Viewport width =
October 4, 2010 | by  | in Music |
Share on FacebookShare on Google+Pin on PinterestTweet about this on Twitter

Grouper (with support from Glass Vaults and Pumice) at Happy

Although I missed most of their set, openers Glass Vaults sounded great, like a less arena-rock, more rhythm-focused version of Sigur Rós. But Pumice was the perfect opener for this particular show. Noise-maker that he is, he had a crazy bone-looking mouthpiece which he’d sing into at will. Crouched in a corner of the stage over what looked like a mini organ, he twiddled knobs and fucked with cassette tapes. Drone-y, noisy genius. There’s something incredibly endearing about watching someone so concentrated on their craft. This guy is the New Zealand underground, and is still under-appreciated. At the end of the show he acknowledged the old game of rugby that had been playing on the projector behind him: “This game changed my life”.

Grouper (Liz Harris) makes music that slowly unfurls, that washes over you so you only realise its effect once it’s over. Harris has a quiet confidence but appears immensely introverted. I feel like she’d be the slightly gothy kid in the corner of the class who was pretty quiet but highly observant. Her voice is in her music. Built on a foundation of loops, gentle guitar strums, reverb and tape fuzz, her aching voice coos indecipherably inside it all: a warm, comfortable womb to hide inside. It lulled many of the mostly-seated crowd into a gentle sleep. It was the kind of show where five hours could have passed, or twenty minutes.

Like her show in Auckland last year, she played nothing that was recognisably from her most widely known record, Dragging a Dead Deer up a Hill (from 2008). It seems her spot on the third series of Skins (where the young lesbian girls hold hands through the cat flap) and her leftfield choice as Animal Collective’s opening act for their massive Merriweather tour of last year have spread her name a little wider, as the audience was at least triple what it was in Auckland’s Whammy bar last year. But it still had the same feeling: all of us huddled around a girl who hides her face beneath her hair, the music sneaks up on you; it seeps in by osmosis. Although the music can, at times, be a little gloomy and oppressive, it can equally be uplifting and deeply moving. It was the sort of show that sticks you with a feeling long after the music stops. The point of writing all this is: check her out, either via her recordings or next time she visits. She’s well worth it.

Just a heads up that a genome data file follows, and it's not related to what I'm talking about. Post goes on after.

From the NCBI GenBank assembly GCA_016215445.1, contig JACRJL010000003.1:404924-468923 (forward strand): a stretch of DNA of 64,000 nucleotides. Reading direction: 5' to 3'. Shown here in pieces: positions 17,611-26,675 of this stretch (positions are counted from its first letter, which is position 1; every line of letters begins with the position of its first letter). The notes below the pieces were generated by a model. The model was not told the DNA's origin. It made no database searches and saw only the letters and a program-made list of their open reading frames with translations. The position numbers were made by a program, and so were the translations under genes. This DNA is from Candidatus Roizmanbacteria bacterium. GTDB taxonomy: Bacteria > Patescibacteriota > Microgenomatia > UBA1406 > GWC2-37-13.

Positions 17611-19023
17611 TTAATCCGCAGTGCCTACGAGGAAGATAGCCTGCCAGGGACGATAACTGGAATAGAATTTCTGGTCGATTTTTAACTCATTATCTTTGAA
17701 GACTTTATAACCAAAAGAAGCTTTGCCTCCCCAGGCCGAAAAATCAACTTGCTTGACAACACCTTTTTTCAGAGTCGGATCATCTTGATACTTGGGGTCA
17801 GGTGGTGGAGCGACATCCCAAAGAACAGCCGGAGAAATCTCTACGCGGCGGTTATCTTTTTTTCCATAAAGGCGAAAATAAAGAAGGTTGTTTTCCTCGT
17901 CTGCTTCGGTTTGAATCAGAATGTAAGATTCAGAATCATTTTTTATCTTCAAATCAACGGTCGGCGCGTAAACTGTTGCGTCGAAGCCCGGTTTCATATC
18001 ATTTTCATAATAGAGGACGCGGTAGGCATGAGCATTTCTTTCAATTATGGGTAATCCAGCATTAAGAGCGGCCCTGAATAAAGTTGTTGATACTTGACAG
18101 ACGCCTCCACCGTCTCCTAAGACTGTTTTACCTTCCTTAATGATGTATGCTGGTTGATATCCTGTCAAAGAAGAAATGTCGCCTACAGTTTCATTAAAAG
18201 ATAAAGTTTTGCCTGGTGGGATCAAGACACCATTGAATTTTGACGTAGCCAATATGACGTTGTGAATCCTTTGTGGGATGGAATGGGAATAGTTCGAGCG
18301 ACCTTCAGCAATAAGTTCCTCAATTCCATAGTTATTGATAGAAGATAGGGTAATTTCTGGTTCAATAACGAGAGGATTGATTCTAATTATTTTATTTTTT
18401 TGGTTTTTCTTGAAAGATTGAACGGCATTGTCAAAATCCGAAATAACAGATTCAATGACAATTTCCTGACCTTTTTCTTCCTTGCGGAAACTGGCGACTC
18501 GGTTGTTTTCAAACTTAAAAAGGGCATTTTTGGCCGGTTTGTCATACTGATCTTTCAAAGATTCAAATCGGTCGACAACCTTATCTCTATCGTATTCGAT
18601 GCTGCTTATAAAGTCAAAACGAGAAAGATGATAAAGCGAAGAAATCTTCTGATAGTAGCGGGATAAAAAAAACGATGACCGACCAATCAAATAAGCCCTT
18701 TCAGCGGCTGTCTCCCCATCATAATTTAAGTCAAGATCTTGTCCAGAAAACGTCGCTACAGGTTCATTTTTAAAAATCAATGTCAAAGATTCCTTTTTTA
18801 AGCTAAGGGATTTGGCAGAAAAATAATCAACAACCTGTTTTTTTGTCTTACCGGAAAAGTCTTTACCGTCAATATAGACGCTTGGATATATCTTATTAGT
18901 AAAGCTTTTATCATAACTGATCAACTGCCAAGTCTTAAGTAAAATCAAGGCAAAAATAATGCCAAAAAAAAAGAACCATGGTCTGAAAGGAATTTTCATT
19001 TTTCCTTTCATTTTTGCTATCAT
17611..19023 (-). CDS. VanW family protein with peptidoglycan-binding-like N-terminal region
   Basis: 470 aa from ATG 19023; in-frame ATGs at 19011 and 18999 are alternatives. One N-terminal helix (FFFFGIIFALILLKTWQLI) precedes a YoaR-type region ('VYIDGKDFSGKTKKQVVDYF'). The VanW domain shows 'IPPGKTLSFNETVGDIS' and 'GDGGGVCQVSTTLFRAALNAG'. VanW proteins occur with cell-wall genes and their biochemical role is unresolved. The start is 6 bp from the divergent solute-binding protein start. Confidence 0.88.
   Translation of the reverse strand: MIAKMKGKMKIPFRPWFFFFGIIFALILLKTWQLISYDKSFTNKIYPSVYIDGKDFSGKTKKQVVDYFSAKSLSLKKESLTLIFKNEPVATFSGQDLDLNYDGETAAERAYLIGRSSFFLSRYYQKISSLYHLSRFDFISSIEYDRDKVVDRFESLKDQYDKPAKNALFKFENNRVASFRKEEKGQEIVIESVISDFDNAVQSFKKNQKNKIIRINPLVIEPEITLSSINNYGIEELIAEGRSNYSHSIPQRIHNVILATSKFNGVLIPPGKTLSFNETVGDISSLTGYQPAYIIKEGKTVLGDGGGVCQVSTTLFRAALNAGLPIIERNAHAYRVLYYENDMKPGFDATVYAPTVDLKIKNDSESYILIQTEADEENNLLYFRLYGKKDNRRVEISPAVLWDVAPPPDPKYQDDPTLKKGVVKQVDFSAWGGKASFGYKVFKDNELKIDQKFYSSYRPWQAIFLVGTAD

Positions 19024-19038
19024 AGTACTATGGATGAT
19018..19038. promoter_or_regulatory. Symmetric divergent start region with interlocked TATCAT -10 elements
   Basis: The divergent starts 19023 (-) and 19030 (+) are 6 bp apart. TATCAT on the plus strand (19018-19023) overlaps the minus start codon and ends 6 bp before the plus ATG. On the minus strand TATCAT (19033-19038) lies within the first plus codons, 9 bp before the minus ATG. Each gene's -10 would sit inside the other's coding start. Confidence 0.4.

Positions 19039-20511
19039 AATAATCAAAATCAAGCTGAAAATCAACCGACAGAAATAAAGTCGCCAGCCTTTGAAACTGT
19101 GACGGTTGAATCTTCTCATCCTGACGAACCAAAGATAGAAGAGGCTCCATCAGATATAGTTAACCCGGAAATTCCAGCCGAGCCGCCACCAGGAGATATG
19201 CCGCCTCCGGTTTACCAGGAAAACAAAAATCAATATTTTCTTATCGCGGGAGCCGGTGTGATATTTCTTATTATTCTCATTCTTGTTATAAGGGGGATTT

Photos by Rachel Brandon

Share on FacebookShare on Google+Pin on PinterestTweet about this on Twitter

About the Author ()

Comments (1)

Trackback URL / Comments RSS Feed

  1. Janice says:

    Well put. Was a beautiful show up in Auckland too! Way too short though

Recent posts

  1. Losing Metiria
  2. Blind Spot
  3. Aspie on Campus
  4. Issue 17
  5. Australian Sexual Assault Report Released
  6. The Swimmer
  7. European Students Association Re-emerges
  8. Can of Worms!
  9. A Monster Calls — J. A. Bayona
  10. Snapchat is a Girl’s Best Friend and Other Shit Chat
LOCKED-OUT

Editor's Pick

Locked Out

: - SPONSORED - The first prisons in New Zealand were established in the 1840s, and there are now 18 prisons nationwide.¹ According to the Department of Corrections, the prison population was 10,035 in March — of which, 50.9% are Māori, 32.0% are Pākehā, 11.0% are Pasifika, a